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Uber Scam?

Summary:
I'm a big fan of Uber. I'm in New York City this weekend and have had great success using it. The fares, though high, have been below the cab fares and the cars don't play those horrible ads that assault you in New York's Yellow cabs. Plus I had 2 good conversations with a driver from Ghana and a driver from India who's a Muslim refugee. I had something happen 2 hours ago, though, that makes me wonder. I don't know if this is a scam: thus the question mark at the end of title. I just wonder if it is and I wonder if others have had this experience. I walked in 14 minutes to a Chinese restaurant 2 long blocks and 13 short blocks away to get there by noon when it opened. I timed it perfectly and gave the

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I'm a big fan of Uber. I'm in New York City this weekend and have had great success using it. The fares, though high, have been below the cab fares and the cars don't play those horrible ads that assault you in New York's Yellow cabs. Plus I had 2 good conversations with a driver from Ghana and a driver from India who's a Muslim refugee.

I had something happen 2 hours ago, though, that makes me wonder. I don't know if this is a scam: thus the question mark at the end of title. I just wonder if it is and I wonder if others have had this experience.

I walked in 14 minutes to a Chinese restaurant 2 long blocks and 13 short blocks away to get there by noon when it opened. I timed it perfectly and gave the take out order. I wanted to get the food back to our hotel room while it was still hot. I didn't know how long the food would take and so I waited until it came out before I ordered an Uber. My strategy made sense, I thought, because when I got on Uber, it looked like only a 4-minute wait.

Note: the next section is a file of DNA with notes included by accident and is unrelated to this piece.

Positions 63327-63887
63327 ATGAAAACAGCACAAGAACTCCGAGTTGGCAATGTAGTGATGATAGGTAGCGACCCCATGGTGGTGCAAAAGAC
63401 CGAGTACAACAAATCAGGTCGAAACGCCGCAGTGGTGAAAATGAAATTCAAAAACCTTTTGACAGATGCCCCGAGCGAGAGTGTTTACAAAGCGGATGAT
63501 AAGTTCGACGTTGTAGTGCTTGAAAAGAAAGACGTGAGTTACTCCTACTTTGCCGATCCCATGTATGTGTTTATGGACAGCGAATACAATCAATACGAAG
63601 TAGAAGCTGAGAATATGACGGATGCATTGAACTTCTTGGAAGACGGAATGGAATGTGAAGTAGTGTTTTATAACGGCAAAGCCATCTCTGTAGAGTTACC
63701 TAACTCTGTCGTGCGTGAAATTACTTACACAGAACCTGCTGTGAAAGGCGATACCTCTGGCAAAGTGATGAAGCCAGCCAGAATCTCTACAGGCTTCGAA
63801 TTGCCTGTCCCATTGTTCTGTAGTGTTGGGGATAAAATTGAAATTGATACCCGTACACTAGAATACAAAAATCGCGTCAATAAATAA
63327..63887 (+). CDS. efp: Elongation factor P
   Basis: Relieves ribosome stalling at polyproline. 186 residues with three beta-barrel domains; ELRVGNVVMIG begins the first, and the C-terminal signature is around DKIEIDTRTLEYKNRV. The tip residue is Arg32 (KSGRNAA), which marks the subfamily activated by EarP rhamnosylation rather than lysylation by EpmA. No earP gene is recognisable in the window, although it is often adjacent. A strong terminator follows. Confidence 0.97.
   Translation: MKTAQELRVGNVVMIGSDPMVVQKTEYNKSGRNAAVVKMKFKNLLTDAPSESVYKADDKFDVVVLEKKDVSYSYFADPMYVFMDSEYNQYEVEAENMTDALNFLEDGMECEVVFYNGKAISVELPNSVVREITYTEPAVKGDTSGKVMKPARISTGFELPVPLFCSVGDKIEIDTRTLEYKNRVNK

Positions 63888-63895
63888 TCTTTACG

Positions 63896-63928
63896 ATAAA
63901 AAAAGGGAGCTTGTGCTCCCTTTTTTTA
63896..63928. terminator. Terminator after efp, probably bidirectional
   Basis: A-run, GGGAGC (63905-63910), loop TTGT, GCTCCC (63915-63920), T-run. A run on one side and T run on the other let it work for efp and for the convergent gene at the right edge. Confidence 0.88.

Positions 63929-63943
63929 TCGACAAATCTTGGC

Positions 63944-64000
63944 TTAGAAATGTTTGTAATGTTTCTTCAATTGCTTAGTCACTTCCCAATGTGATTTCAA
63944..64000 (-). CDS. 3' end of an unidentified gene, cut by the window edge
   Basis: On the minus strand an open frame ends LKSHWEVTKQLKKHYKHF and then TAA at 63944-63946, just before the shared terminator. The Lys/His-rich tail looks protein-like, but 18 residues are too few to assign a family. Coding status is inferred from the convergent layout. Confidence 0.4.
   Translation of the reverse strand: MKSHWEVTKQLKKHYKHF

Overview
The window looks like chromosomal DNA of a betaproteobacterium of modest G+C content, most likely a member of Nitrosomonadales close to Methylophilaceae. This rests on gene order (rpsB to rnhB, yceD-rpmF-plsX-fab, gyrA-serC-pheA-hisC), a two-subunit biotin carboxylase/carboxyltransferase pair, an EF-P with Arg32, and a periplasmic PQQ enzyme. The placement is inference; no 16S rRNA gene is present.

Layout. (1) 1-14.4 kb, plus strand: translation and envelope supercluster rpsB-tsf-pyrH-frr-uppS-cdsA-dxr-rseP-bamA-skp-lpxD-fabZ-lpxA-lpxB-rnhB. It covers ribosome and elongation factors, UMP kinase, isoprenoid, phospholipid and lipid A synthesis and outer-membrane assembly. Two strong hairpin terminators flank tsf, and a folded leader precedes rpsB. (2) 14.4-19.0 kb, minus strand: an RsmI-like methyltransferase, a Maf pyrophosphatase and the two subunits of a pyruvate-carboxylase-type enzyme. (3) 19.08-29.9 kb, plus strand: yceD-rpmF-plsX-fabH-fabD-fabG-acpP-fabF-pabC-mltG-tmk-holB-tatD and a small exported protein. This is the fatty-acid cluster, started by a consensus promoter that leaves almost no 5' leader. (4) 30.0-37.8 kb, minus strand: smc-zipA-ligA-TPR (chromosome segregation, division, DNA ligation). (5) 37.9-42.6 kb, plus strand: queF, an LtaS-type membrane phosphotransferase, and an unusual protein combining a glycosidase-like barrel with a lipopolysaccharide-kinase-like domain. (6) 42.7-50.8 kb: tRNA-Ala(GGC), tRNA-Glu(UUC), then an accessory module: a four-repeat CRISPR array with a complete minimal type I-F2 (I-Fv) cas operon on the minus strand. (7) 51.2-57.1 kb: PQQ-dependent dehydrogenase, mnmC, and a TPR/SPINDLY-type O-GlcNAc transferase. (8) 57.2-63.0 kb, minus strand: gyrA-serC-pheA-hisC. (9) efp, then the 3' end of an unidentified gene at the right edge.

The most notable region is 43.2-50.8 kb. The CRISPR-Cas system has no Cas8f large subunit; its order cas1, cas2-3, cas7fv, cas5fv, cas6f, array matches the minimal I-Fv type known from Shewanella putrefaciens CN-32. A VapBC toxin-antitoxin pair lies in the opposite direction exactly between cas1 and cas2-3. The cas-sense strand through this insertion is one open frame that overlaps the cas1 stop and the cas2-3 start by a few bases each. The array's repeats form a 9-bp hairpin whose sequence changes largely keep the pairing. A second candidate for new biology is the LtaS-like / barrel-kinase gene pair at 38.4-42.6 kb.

So when the food came, I contacted Uber immediately and it looked like that same 4-minute wait. The fare would have been only about $6.50. A driver named Mohamad accepted. Then Uber started tracing his path and it looked as if he was moving away. That might have made sense because of the way he might have been aiming along with all the one-way streets there are. But then the estimated wait turned into 5 minutes, then 6 minutes. Then a minute or two later, it turned into 8 minutes and he was clearly driving even further away. Had I been confident that it would have been 8 minutes, I would have hung tough. But I wasn't. I knew I could walk it in 12 minutes. So I cancelled and, of course, was told that there might be a small cancellation fee since Mohamad had accepted and was on his way. That made sense to me. But now it looks, from my credit card statement, as if the fee was about $12.

I'm not familiar enough with Uber to understand all the ins and outs to be sure that the $12 fee is for this and not for some other trip. It's just that there's no other trip I've taken in the last few days that would have had a fare that low.

So here's what I'm wondering. Are there some Uber drivers who will accept the trip and then reconsider and look for a better fare? Then they drive away, thinking that the customer might get fed up, as I did, and cancel. Then they get both the cancellation fee and the next customer, who probably is going further.

I'm asking this as a customer but also as an economist who wants markets to work well and who believes that they normally do. Is this a case where they don't work really well? Any insights from people who have used Uber a lot and have canceled at least a few times would be appreciated. Comments that are not informative or insightful will not be appreciated.



David Henderson
David Henderson is a British economist. He was the Head of the Economics and Statistics Department at the OECD in 1984–1992. Before that he worked as an academic economist in Britain, first at Oxford (Fellow of Lincoln College) and later at University College London (Professor of Economics, 1975–1983); as a British civil servant (first as an Economic Advisor in HM Treasury, and later as Chief Economist in the Ministry of Aviation); and as a staff member of the World Bank (1969–1975). In 1985 he gave the BBC Reith Lectures, which were published in the book Innocence and Design: The Influence of Economic Ideas on Policy (Blackwell, 1986).

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